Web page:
I was talking with a potential new client the other day about their newsletter. They currently use Constant Contact and I asked how big their list is – under 1,000 contacts. So, I made my usual recommendation to switch to MailChimp. Why? Because it’s free for up to 2,000 email addresses, and most of my clients are under that threshold.
Also, let’s be honest here. Constant Contact is like having an AOL email account. I’m going to judge you for it.
I know that sounds terrible, but it’s true. A big part of that is that it’s been around for so long. But also, the functionality is clunky. Yes I spend a LOT of my day in MailChimp so I am biased towards it, but every time I work with Constant Contact I realize just how dated their system feels. So, I will continue to make the recommendation to move to MailChimp from Constant Contact.
Here’s 5 more reasons…
- MailChimp is FREE for up to 2,000 email addresses. Constant Contact charges you regardless of your list size. FREE is a very good price for a small business owner on a budget!
- Constant Contact charges you MORE for automation. MailChimp introduced FREE automation last year. I also have an issue with charging me more for automation. Just have a flat rate and include everything. I don’t want to be nickled and dimed…
- I find 99% of my answers in the MailChimp Knowledge Base. While free accounts don’t have access to customer service chat/phone they have such a deep knowledge base that I rarely have to chat with them (I have a paid account) and when I do they are SUPER helpful and I’ve been thanked for my crazy questions.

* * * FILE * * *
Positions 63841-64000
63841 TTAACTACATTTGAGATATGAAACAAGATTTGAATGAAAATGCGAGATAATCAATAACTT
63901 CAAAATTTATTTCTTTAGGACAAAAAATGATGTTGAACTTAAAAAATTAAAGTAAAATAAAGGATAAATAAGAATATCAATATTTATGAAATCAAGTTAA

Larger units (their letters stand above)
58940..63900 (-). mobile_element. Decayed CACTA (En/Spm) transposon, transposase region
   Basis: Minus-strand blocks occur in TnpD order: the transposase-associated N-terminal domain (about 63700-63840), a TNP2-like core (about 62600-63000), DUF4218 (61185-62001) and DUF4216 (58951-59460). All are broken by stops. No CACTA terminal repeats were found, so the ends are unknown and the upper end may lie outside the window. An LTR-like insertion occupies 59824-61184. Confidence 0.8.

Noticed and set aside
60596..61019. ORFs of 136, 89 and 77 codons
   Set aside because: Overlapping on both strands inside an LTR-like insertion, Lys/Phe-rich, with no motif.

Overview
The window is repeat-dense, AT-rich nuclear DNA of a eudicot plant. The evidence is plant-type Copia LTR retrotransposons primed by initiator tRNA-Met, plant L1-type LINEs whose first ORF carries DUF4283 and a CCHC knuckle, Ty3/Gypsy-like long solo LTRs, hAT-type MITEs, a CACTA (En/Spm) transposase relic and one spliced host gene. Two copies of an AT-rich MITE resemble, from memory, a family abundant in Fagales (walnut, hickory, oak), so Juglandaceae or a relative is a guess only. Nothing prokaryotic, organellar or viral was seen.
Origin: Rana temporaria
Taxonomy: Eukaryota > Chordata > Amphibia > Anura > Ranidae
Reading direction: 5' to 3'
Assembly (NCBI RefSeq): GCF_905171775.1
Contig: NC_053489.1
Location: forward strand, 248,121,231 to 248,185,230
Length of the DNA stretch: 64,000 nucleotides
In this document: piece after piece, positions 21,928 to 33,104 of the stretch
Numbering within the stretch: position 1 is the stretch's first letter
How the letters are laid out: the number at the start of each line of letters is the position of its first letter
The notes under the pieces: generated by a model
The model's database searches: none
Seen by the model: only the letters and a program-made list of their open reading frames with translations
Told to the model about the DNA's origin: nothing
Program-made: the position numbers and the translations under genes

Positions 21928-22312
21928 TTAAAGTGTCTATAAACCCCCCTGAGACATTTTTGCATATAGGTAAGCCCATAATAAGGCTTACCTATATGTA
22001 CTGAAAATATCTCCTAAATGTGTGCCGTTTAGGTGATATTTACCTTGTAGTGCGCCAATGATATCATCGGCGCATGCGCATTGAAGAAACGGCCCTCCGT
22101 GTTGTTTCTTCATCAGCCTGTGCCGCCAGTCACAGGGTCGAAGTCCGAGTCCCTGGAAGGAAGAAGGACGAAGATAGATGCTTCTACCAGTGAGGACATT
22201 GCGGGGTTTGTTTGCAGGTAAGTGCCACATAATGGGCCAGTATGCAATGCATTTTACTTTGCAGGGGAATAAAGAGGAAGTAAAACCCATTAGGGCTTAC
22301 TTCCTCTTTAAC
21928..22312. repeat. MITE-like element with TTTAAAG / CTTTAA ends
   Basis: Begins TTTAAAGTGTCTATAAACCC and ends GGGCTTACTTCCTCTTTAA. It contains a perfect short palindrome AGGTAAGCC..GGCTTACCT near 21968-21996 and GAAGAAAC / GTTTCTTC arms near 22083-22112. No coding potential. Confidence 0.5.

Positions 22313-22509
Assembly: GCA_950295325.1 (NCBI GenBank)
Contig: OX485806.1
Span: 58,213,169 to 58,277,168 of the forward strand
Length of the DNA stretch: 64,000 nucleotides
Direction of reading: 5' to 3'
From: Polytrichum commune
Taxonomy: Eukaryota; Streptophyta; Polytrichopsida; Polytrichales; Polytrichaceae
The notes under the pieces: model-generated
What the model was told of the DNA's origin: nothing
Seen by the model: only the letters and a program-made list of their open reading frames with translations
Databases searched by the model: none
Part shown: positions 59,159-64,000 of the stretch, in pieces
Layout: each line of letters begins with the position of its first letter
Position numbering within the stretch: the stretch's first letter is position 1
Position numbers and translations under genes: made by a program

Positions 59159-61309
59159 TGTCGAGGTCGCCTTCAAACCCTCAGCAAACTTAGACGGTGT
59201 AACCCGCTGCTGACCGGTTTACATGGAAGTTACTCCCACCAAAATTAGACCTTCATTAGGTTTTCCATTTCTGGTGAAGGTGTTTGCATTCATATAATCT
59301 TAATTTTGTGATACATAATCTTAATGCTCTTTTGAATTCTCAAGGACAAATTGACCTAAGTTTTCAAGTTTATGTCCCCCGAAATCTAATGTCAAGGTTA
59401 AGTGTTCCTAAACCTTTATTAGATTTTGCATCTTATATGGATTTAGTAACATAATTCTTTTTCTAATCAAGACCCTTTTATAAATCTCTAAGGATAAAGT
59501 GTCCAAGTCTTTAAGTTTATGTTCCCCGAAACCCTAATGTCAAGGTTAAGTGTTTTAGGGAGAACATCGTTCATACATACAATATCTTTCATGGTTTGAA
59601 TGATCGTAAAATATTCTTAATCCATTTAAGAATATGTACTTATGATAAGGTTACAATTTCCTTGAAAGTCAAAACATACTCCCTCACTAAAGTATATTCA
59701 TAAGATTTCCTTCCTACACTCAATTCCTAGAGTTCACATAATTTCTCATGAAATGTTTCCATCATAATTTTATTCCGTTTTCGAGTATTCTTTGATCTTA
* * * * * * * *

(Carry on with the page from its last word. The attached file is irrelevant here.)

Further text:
- Multiple Users – in MailChimp I can setup myself as another user for client accounts. This means I can tell when I did something or when my client jumped in to futz with a newsletter. This is especially handy if you have multiple people working on your newsletter. Constant Contact only allows one user at their basic level which means you’re sharing passwords and never know who broke what…
- I love the ease of integrations with MailChimp – I have my CRM linked to MailChimp, my bookkeeping system linked to MailChimp and my PayPal is linked to it so I can automatically send thank you emails when I receive payment.
I can go on and on about why I like MailChimp better (and they don’t pay me to!) but if you are considering the right email marketing program for your growing business I’m going to almost always recommend you go with MailChimp. And that potential client is now a new client who’s first newsletter went out through MailChimp this week!